TALLAHASSEE, Fla. — – Florida lawmakers have decided to make lethal injection the state's primary method of execution following botched electrocutions that drew criticism and led to a U.S. Supreme Court review.
Condemned inmates would be allowed to choose electrocution under the bill approved overwhelmingly by the state Senate and House on Thursday. Gov. Jeb Bush was expected to sign it.
Still pending was a proposal to speed up appeals by death row inmates. The Republican governor had insisted that the measure accompany any changes to death penalty law.
Among the 38 states with capital punishment, only Florida, Georgia, Alabama and Nebraska require execution by electrocution. Florida has used its electric chair since the early 1920s.
Flames have erupted during two electrocutions in the last decade, and the last condemned man, Allen Lee "Tiny" Davis, suffered a nosebleed during his execution. Pictures of his bloody body and contorted face were posted on the Internet and viewed by hundreds of thousands of people after the state Supreme Court upheld the use of the electric chair.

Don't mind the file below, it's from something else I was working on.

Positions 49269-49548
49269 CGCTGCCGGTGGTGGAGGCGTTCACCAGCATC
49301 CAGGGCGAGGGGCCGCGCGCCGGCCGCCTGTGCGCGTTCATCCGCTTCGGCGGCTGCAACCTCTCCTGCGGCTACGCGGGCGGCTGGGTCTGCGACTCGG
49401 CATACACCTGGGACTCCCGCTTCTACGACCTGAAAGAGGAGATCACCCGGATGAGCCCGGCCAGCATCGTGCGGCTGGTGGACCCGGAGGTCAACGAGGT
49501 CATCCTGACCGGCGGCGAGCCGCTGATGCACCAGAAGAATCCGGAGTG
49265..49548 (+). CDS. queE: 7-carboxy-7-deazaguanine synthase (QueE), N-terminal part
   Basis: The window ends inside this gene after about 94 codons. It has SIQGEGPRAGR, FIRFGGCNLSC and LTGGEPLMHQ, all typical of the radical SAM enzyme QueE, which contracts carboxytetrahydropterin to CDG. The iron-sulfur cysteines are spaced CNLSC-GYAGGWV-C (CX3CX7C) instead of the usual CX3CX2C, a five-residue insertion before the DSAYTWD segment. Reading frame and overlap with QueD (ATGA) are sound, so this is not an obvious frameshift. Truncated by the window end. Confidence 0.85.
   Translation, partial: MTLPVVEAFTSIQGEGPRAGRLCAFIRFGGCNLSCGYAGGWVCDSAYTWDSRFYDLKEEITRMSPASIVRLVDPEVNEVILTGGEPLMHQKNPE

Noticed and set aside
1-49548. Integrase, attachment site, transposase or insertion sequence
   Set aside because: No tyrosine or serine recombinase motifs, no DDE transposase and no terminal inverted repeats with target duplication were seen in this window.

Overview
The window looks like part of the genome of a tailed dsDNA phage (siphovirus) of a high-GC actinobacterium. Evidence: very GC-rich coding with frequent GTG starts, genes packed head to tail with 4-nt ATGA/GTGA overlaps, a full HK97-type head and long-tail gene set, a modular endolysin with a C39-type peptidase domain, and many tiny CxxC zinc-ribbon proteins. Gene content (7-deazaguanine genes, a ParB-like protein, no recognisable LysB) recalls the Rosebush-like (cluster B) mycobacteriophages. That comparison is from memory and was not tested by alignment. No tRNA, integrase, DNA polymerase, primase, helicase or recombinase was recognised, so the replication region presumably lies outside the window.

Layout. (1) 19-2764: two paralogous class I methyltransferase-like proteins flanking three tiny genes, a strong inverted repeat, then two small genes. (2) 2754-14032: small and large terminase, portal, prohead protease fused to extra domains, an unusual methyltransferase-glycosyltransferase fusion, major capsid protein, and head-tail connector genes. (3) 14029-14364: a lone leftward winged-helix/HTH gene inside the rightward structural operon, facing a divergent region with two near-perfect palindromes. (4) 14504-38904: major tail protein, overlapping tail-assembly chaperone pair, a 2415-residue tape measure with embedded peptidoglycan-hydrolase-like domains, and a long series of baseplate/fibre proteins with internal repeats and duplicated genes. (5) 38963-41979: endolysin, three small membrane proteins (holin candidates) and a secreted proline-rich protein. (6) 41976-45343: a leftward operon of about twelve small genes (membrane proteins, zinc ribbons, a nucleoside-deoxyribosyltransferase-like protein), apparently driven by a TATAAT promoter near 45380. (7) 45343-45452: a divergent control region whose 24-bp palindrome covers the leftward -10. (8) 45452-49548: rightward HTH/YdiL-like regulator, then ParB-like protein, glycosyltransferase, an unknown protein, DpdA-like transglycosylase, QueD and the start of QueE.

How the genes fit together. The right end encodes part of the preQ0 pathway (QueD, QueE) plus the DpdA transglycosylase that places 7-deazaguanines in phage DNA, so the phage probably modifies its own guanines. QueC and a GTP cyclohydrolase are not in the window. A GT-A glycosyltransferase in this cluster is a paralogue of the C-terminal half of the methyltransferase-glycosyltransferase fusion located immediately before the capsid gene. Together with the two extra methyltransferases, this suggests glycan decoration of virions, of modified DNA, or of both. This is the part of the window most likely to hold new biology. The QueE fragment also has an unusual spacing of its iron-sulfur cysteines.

Executions in Florida came to a halt when the U.S. Supreme Court agreed in October to review whether the electric chair amounts to cruel and unusual punishment.
"We don't want the courts to be the legislators," Republican state Sen. Ginny Brown-Waite said. "My constituents want ... the delays stopped. We're here today to make sure that justice truly is swift."
The 44 people executed in Florida in the last 20 years went to the electric chair more than 10 years after being sentenced. Bush wants that shortened to five years.
Supporters of appeals reform — mostly Republicans — said the remaining measure would stop frivolous appeals and bring legitimate ones before a court more quickly.
Opponents — all Democrats — argued that lawmakers were overstepping their authority and usurping a role that belonged to the judiciary. They also criticized their colleagues for defeating an amendment to allow racial bias to be considered in appeals.
Bush appointed a task force Thursday to study issues of racial discrimination in capital punishment.